In the last few years, there has been growing awareness of health and medical issues all over the world. Part of the reason for the awareness has been because of the advent of the internet. Whatever we need to know, we can Google it!
While this has made people much more aware, the fact remains that there are dangers lurking around us that can pose a major threat to our health and well-being. Asbestos is one such element. It was outlawed in December 2003 after scientists were able to prove the close link between asbestos exposure and several forms of cancers like Mesothelioma.
In this resource article, we are going to list seven result-oriented strategies that can help reduce exposure to asbestos in workplaces. If you are someone that is concerned about the risks and dangers involved with asbestos exposure, you should read the article till the very end.
Asbestos: What is it, and why is it considered dangerous?
The first thing you should know about asbestos is that it is a type of mineral fibre found in its natural state in rocks and soil matter. The second thing which you should know is that it was a highly popular material that was used in the construction, shipping, and other heavy metal industries.
It was only in the 1980s that tests were able to establish asbestos fibres as being carcinogenic in nature (Cancer causing). It was found that when sheets that were created using asbestos were crushed, dangerous fibres were released into the air. When inhaled, these fibres would stick to the lining of the lungs and stomach, causing cancer.
In 2003, The EPA or the Environmental Protection Agency banned asbestos. While new use of asbestos was banned, construction sites and industries that had been constructed before the 1990s still contain asbestos. In terms of home construction, asbestos was found in five main areas-
- Ceiling tiles
- Floor tiles
- Attic Construction
- Pipe insulation
You need to know that asbestos was a highly durable material, and this was the primary reason it gained such popularity in the construction industry.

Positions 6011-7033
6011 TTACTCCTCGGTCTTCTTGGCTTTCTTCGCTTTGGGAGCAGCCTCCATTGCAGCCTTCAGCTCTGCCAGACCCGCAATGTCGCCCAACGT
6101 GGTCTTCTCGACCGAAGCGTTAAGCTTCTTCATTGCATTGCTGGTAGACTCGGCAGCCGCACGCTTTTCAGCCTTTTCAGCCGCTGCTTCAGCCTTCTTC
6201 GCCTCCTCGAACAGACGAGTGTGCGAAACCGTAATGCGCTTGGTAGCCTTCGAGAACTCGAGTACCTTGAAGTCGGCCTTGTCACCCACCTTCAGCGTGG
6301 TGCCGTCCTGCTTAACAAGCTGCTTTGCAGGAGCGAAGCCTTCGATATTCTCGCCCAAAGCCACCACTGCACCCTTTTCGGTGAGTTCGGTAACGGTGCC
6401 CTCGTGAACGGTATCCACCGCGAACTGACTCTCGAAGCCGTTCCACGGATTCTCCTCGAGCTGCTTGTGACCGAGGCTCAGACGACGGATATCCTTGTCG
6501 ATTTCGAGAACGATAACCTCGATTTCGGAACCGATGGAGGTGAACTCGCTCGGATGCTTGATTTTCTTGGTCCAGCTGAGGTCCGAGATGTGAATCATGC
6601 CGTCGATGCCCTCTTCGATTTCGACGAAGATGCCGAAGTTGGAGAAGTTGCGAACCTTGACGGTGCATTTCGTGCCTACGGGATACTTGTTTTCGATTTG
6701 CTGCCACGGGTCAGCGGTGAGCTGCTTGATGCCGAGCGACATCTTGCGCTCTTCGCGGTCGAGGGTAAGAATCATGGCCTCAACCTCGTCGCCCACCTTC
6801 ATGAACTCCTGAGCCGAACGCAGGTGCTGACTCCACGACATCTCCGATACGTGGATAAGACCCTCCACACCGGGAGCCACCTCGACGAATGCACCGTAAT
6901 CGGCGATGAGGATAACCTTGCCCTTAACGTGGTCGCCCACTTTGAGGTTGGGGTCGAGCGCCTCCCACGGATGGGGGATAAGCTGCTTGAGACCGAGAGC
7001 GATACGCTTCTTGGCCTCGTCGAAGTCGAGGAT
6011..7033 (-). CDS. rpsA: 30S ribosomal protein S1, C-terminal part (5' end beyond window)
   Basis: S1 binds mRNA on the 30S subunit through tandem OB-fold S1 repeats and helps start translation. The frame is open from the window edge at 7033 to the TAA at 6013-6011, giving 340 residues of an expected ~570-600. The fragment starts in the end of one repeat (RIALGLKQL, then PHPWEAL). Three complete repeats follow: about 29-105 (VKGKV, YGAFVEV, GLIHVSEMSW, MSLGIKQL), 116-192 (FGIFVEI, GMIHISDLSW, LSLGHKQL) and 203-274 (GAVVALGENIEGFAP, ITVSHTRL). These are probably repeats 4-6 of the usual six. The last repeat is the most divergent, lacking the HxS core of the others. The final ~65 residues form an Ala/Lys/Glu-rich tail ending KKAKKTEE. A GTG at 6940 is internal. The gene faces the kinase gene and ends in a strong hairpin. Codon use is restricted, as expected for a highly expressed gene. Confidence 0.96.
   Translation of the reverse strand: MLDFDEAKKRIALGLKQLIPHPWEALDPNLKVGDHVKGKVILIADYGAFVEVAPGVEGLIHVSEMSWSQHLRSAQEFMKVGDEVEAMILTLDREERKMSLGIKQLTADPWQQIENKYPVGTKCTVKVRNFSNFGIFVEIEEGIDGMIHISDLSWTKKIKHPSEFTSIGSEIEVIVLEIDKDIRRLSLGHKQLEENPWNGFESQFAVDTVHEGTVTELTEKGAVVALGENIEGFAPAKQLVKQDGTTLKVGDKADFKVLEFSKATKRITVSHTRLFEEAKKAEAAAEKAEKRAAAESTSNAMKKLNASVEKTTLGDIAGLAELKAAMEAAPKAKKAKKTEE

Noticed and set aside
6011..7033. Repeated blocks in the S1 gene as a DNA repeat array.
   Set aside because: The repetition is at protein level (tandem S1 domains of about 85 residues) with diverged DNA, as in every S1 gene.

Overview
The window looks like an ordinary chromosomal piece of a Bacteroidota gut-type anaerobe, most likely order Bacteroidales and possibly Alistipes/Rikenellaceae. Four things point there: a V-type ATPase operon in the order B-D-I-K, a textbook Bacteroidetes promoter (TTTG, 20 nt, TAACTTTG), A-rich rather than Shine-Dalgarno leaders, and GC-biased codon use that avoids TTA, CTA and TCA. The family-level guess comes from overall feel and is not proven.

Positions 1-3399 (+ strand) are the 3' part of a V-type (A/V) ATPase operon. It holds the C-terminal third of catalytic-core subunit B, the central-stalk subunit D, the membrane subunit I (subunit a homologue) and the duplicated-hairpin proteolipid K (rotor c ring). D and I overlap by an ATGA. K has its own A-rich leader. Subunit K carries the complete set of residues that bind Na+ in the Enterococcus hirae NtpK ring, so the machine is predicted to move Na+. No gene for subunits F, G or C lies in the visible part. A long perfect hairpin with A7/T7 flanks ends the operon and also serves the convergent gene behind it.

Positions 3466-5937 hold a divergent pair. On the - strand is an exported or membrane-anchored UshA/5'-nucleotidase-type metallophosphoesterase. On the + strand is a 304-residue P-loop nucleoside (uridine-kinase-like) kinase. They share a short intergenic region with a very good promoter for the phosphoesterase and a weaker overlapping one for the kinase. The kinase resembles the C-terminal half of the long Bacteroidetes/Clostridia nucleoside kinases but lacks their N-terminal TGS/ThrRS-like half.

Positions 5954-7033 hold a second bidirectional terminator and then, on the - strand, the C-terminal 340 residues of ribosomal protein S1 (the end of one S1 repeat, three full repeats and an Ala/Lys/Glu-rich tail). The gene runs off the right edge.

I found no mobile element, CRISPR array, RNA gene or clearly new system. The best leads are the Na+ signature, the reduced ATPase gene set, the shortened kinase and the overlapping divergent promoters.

Asbestos in the Workplace: Where can you likely find it?
Most governments around the world have asked residential and commercial property owners to maintain track of the presence of asbestos on their premises. If you are someone that is working in the construction industry, you are likely to find asbestos in the following areas-
- The ceiling of the building
- Soundproofing materials
- Pipes, furnaces, and roofing
- Paints and adhesives used
- Shingles (cement)
- Tiles on the floor and ceilings
- Electrical wiring (casings)
- Plaster of Paris compounds
Apart from construction, asbestos was highly used in the shipping industry. Many parts of the ship required the active use of asbestos. This is why countries that have emerged as ship-breaking yards need to educate their employees and workers on the harmful effects of inhaling asbestos.
The fibres of asbestos break down due to rain, wind, and other elements of nature. Over a period, they slowly start releasing their fibres which can be very easily inhaled by anyone that is present near the site.
List of 7 Strategies to Prevent Asbestos Exposure at the Workplace
In this section, we are going to list down seven result-oriented strategies that can help prevent asbestos exposure at the workplace-
- Do your homework or research the site: